A native of Wichita, Kansas, Holt made an early name for himself by winning the 2008 U.S. Cadet Championship and appearing in the 2010 World Open, and then earning his GM title at only 19 years old in 2012. Now 21, Holt currently attends the University of Texas-Dallas and is finishing up his undergraduate degree in Physics, also a member of the prestigious UT-Dallas Chess Team. Holt has helped lead the UTD squad to several President’s Cups, including a trip to the 2015 Final Four of collegiate chess held just before this year’s U.S. Championships.

Timur Gareev

grandmaster timur gareev
Title: 
Grandmaster
Rating: 
2698
Residence: 
Las Vegas, NV
Age: 
26
Status: 
Accepted
Bio: 

Blindfold exhibitionist Grandmaster Timur Gareev, originally from Uzbekistan, is a formidable opponent with unlimited potential and the proven ability to make a serious run at the U.S. Championship title. A veteran of the game, Timur’s standard rating has remained active and comfortably above 2500 for more than a decade.

"My grandfather taught me how to play chess at the age of four," Gareev said. "I practiced the game regularly challenging my father, friends and schoolmates. At the age of eight, I played my first rated competition. I started succeeding in my improvement very fast, winning most of the national events."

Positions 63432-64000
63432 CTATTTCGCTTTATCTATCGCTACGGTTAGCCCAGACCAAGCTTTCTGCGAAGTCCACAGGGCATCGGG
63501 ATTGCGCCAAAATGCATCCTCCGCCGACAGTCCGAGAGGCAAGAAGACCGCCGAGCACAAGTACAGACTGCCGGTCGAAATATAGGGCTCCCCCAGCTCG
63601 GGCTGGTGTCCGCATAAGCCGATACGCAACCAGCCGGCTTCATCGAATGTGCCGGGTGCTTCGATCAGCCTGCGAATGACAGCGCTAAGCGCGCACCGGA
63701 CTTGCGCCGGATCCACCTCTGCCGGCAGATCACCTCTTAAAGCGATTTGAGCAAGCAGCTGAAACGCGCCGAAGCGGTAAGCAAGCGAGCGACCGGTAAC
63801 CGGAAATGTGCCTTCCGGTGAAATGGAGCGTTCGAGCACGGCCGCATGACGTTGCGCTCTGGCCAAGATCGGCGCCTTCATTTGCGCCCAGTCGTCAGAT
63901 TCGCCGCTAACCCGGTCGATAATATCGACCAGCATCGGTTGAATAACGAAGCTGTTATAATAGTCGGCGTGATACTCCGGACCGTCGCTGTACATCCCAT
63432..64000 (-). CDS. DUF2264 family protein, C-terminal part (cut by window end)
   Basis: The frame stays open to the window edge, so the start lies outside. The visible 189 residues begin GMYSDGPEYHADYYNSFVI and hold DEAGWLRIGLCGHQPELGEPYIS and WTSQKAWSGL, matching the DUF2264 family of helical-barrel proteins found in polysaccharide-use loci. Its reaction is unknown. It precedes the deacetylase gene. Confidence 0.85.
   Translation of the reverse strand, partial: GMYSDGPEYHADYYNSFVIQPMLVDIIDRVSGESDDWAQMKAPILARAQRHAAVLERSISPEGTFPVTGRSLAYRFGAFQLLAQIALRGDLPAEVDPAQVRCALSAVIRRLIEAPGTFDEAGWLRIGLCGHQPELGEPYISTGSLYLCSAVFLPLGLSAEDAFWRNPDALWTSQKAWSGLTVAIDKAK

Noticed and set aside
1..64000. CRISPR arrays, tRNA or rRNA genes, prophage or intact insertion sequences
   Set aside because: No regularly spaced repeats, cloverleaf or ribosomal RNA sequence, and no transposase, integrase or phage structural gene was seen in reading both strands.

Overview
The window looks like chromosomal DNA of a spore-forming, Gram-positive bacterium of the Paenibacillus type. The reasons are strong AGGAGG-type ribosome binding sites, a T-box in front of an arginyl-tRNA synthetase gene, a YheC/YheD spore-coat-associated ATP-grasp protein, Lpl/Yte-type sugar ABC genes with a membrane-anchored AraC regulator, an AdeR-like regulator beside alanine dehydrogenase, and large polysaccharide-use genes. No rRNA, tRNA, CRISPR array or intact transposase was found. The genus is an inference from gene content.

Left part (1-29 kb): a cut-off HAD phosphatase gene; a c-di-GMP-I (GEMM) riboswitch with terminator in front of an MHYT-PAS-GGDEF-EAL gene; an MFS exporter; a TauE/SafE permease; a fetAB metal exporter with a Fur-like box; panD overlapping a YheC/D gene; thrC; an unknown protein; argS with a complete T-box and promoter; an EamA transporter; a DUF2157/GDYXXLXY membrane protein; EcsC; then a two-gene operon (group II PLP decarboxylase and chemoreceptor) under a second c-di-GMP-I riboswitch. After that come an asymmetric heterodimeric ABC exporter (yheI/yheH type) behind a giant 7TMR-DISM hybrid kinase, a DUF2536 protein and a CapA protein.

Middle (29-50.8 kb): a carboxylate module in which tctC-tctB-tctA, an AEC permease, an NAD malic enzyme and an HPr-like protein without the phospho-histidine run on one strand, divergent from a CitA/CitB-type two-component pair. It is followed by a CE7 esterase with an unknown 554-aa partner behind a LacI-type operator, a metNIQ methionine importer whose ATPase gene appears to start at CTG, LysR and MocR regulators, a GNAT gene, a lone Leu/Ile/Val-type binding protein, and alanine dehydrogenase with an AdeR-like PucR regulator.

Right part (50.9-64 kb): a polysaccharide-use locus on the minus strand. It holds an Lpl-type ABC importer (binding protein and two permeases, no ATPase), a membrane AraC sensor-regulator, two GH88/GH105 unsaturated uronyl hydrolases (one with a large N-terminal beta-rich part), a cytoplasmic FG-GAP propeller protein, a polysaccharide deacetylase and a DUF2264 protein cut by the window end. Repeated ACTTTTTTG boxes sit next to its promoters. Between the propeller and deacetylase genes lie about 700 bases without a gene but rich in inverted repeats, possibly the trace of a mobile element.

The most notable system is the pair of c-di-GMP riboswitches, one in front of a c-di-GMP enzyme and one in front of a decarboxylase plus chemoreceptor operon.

At 10, Gareev was playing expert level strength and dedicating 4-6 hours every day, working with his coach Georgi Borisenko and mastering the game on his own. By 2004, at 16, he earned the distinction as the youngest-ever Grandmaster from Asia, then traveled to the U.S. in 2005 to help the University of Texas at Brownsville win its first national championship. After receiving his B.A. degree in 2011, Gareev was awarded the Samford Fellowship in 2012, which awarded him a monetary stipend to assist his chess development.

Timur has conducted 19-board, 27-board, and 33-board blindfold simultaneous exhibitions - the last of which he served up a score of 29-0-4 against members of the Chess Club and Scholastic Center of Saint Louis, days before the start of the 2013. U.S. Championship. His exceptional memory allows for top-tier preparation and study, and he has good chances of catching an unsuspecting opponent in deeply analyzed lines. He believes that blindfold training has helped him improve his focus.

Kayden Troff

grandmaster kayden troff
Title: 
Grandmaster
Rating: 
2662
Residence: 
West Jordan, UT
Age: 
16
Status: 
Accepted
Bio: 

Last year proved to be highlight in the career of young Kayden Troff, earning his Grandmaster title at the Saint Louis Invitational in May, and then returning to the Chess Club and Scholastic Center of Saint Louis the following month to win the 2014 U.S. Junior Closed Championship with a convincing 7/9 score. The victory earned him a seat in this year’s U.S. Championship, his second appearance in the national title event.